Wednesday, October 28, 2009

On Guides and Guiding, Revisited

Leisurely afternoon stroll through the game plots at Pintail Point Plantation
So, with this whole "newbornbaby situation," and my resulting current sleep schedule (1030-1130pm and 4am to 7am), let's just say I was not motivated to organize any duck hunts leaving my home at the usual early season time (230 to 315am). However, I really wanted to blow off some steam, and I knew that brother T was coming into town, so I thought, why don't we try something different? So, against my own best intuition, I looked around for an upland bird shoot (if the birds are domestic, PLEASE don't call it a hunt!). Upland bird hunting, except for doves, is basically a dead tradition in the Mid-Atlantic, as a result of land use changes, farm management changes, lack of fox trapping, and the explosion of the coyote and feral cat populations in rural areas. A great subject for a future blog post!

I finally settled on a place on the eastern shore of Maryland, only an hour from Baltimore and Washington DC, called Pintail Point Plantation. Shooters pay for the birds, and the Preserve provides the fields, a guide, and dogs. Sounded easy enough - and with this little sleep, EASY is what I need - but I was wary about my last two (only two) outtings with guides. Let's summarize those really quickly:
  1. In both cases, we were deceived ("lie" is such a strong word) about the amount of preparation the guides had put into the hunt;

  2. In both cases, we asked the guides to reschedule our hunt date (for extra $$), if it looked like the birds or conditions would not cooperate. Both declined, leading to a 70 degree, full moon hunt in October and a 45 degree full moon hunt in February. Both assured us, "we're on birds....BIG TIME!" Between the two hunts...I shot 5 shells? With a total bag limit of 6 ducks and 10 geese.

  3. In both cases, we were assured that the guides were "on top" of the migration and local hunting pressure, and we would be taken somewhere that took advantage of both. Don't want to use the "l" word, but let's just say they were not being as honest as they could have been about their level of hunt preparation & local knowledge.

  4. In both cases, we were "taken" by licensed guides who were SIGNIFICANTLY more concerned about getting paying warm bodies on site, than whether we turned into repeat customers or references for their business, or God Forbid, have an actual good hunt, or even a good time. Both have expressed "shock" that we have not referred more customers to them. Amazing that they didn't think of this before or during the hunt....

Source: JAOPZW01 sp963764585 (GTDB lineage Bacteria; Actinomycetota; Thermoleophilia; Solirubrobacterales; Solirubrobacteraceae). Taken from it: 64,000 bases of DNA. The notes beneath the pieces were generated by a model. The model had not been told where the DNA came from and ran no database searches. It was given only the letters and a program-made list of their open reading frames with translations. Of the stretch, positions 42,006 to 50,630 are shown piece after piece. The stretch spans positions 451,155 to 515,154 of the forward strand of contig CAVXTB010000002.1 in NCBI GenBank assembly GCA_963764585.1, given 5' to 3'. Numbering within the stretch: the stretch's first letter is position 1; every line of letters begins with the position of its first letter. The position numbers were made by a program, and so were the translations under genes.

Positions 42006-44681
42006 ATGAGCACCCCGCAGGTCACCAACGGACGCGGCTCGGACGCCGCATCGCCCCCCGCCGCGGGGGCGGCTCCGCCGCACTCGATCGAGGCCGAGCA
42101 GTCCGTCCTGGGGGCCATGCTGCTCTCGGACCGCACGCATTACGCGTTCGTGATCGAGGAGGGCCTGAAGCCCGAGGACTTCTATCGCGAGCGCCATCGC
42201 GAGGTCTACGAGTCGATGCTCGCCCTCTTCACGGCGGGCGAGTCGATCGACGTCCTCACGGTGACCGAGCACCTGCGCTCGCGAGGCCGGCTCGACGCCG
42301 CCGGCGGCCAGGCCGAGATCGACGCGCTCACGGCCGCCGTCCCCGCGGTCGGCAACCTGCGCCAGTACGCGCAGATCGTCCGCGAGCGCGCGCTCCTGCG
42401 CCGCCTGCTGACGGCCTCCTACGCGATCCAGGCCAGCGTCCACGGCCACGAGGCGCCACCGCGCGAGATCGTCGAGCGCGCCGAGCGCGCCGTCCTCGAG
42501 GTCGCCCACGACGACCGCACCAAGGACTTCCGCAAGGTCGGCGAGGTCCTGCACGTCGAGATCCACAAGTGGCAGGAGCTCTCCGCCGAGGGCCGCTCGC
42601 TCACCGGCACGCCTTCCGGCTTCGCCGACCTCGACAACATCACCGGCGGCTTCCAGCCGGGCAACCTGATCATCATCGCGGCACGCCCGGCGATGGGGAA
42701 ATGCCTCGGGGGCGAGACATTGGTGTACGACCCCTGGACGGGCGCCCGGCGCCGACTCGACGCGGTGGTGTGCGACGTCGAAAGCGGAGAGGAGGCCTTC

My expectations for professionals - of any field - but particularly of guide services - remained unsatisfied, and for the record, were:

  1. Preparation - knowledge of "how things have been working lately"

  2. Gear - should be of higher quality than that of a non-professional

  3. Customer Service - customer safety & satisfaction should absolutely be the #1 and #2 goals...the money will follow.

  4. Vested interest in repeat business...this should go without saying, but has been ignored by most folks I've met in the hunting/fishing guide business, from Florida to New York.

Oh, and for the record, those two lists were definitely not gleaned from hunting trips with these guys or these guys. I'm sure they are both two awesome guide services. Like, seriously.

SO, obviously, the decks were obviously stacked against the guys at Pintail Point. We were paying less for this Preserve Shoot than we would for a hunting guide, but still....we had low expectations, and we still assumed they would not be met.

Boy, were we wrong. Two days before the hunt, the Plantation Manager, Stephanie Whiteley, called us to confirm our shoot, and gave us a rundown on when to show up, what to bring, and the other activities (trap shooting, golf) that they had going on, and ran through their "bird packages" ($xx for 30 chukar, 10 pheasant, etc). I was undeterred in my cynicism ("they just want to sell us more crap"), but the call was nice and very professional. When we arrived at Pintail, we checked in with the receptionist, who called our guide to kennel up the dogs. Stephanie then came out and greeted us, told us to make ourselves at home, and of course, asked us if we needed anything. We hung around and looked at the various bird guns for sale (including, of course, the ubiquitous Silver Pigeon...what a dream!), and all of the Orvis and Beretta items for sale in the upscale "gear shop." Not really our scene, but whatever. Always fun to look at nice stuff.